On Saturday a caravan of migrants formed in Tapachula in the state of Chiapas, Mexico. The group was mostly composed of Haitians, but included others from Venezuela, Central America, and Guinea. The caravan tried to leave Tapachula in protest of the refusal of the Mexican government to grant asylum - or even render a judgement - after a year or more of waiting. The situation in Tapachula has been aggravated by the United States government launching a new round of deportation flights to Tapachula and Villahermosa (in neighboring Tabasco). Those flown in are being bussed to the border with Guatemala and left. In the context of this new round of expulsions, Haitians with legal documentation to stay in Mexico - most having applied for refugee status - have also been removed to Guatemala.
On Friday we shared a joint statement from groups in Mexico protesting both the US and Mexican governments for their treatment of people seeking a better life.
The caravan in Tapachula was not trying to reach the United States. Rather, people were trying to move to another location within Mexico where they could find work.
“The important thing we need is to leave Chiapas, because there is no work in Chiapas. In Chiapas there is no way to live, people are treating us like animals. If we are refugees, what we are looking for is a way of living to be able to eat,” explained one of the migrants, before starting the caravan.
During the week that passed, the migrants held protests outside the offices of the National Institute of Migration (INM) and COMAR, to ask for the speeding up of their refugee procedures.
As noted most had documentation that would allow them to move within Mexico. Nevertheless, the caravan was brutally attacked on the road between Tapachula and Huixtla on Saturday.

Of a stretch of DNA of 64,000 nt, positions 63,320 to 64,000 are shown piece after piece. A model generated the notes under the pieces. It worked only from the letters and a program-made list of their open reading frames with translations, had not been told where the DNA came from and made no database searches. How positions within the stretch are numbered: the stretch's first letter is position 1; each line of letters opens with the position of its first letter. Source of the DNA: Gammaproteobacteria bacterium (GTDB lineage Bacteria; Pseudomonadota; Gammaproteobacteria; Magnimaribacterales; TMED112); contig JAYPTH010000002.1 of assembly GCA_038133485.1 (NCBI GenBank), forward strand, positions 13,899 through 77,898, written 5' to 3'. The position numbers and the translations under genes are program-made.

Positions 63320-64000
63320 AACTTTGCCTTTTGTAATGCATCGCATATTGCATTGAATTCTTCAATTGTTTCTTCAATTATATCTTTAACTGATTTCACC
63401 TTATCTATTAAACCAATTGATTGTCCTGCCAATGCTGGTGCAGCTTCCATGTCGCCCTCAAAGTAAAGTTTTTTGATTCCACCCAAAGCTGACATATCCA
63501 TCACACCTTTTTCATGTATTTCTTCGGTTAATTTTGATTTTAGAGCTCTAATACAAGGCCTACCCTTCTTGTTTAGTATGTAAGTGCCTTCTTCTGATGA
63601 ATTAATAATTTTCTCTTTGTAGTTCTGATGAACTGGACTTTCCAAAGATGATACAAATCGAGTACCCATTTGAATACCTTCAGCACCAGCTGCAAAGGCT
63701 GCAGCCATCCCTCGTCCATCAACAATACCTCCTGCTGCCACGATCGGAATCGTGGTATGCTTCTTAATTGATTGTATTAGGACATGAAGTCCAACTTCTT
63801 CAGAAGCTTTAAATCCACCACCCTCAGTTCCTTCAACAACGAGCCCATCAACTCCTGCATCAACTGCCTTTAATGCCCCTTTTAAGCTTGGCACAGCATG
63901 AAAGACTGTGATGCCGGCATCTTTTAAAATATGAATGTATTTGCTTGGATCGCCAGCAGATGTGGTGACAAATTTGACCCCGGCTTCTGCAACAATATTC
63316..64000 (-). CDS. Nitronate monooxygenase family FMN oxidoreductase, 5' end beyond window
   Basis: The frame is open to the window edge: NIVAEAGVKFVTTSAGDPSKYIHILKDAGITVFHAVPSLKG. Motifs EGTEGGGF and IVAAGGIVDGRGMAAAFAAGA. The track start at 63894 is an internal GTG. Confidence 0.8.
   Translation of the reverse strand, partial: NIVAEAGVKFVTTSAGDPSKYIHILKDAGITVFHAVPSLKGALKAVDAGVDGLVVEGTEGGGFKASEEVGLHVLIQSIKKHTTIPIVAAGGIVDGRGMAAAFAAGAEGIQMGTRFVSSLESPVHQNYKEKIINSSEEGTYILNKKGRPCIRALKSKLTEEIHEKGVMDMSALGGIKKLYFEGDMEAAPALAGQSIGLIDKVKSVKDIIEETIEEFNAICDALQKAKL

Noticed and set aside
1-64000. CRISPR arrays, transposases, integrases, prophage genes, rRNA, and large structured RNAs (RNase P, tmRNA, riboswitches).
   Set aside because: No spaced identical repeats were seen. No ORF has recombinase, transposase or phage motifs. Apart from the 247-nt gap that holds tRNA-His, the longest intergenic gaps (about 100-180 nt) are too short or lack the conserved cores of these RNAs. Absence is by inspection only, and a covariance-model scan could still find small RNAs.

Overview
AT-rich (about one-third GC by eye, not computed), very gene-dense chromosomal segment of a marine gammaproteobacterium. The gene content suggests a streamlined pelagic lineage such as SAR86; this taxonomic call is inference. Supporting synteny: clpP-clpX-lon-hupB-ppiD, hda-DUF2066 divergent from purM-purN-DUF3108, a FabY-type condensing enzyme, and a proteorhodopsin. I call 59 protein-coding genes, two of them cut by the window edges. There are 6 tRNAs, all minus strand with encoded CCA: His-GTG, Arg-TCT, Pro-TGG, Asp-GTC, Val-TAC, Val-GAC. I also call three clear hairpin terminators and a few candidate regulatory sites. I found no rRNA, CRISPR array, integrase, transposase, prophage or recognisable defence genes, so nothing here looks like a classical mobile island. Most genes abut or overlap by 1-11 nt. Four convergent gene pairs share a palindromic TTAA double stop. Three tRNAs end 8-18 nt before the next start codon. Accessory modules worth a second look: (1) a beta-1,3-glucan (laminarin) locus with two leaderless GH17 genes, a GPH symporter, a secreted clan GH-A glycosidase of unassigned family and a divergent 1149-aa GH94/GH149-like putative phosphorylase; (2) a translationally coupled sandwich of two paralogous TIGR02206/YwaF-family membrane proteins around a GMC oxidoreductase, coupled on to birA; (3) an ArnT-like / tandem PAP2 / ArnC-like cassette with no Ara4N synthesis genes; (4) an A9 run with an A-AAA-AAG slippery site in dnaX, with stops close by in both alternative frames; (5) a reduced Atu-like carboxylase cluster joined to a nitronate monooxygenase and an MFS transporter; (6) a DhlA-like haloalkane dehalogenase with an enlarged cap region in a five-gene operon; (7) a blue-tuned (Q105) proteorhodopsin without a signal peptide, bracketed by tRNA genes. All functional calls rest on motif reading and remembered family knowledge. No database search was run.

Así fueron agredidas familias de migrantes, en su mayoría haitianas, en su intento por salir de Tapachula. Elementos de la GN, militares y agentes de migración cerraron el paso a la caravana.— Olivia Zerón Tena (@oliviazeron) August 30, 2021
Imágenes del colectivo #COMDHSM. @AtandoCabos pic.twitter.com/9sxevZBhpu
According to the Colectivo de Observación y Monitoreo de Derechos Humanos en el Sureste Mexicano (COMDHSM) those who made it to Huixtla were now appealing to the government of Mexico to provide transport and safe passage for them to Mexico City. The Colectivo further demanded that the government:
- Activate inter-institutional mechanisms for the care of people along the route, particularly with regard to medical care and humanitarian aid (footwear, food, hydration and medicines).
- Collaboration between local authorities and Civil Protection for the reception and care of people in places of rest.
- Maintain the presence of the National Human Rights Commission and international organizations of the United Nations system for the observance of human rights.
This afternoon the caravan is approaching Mapastepec, along the coast in Chiapas (see pin in map to the right). COMDHSM continues to call for the government to respect the rights of the people in the caravan and those journalists who are accompanying them.
[COMDHSM reported earlier that another caravan was planning to leave Tapachula this morning, but I have not seen coverage of that yet today.]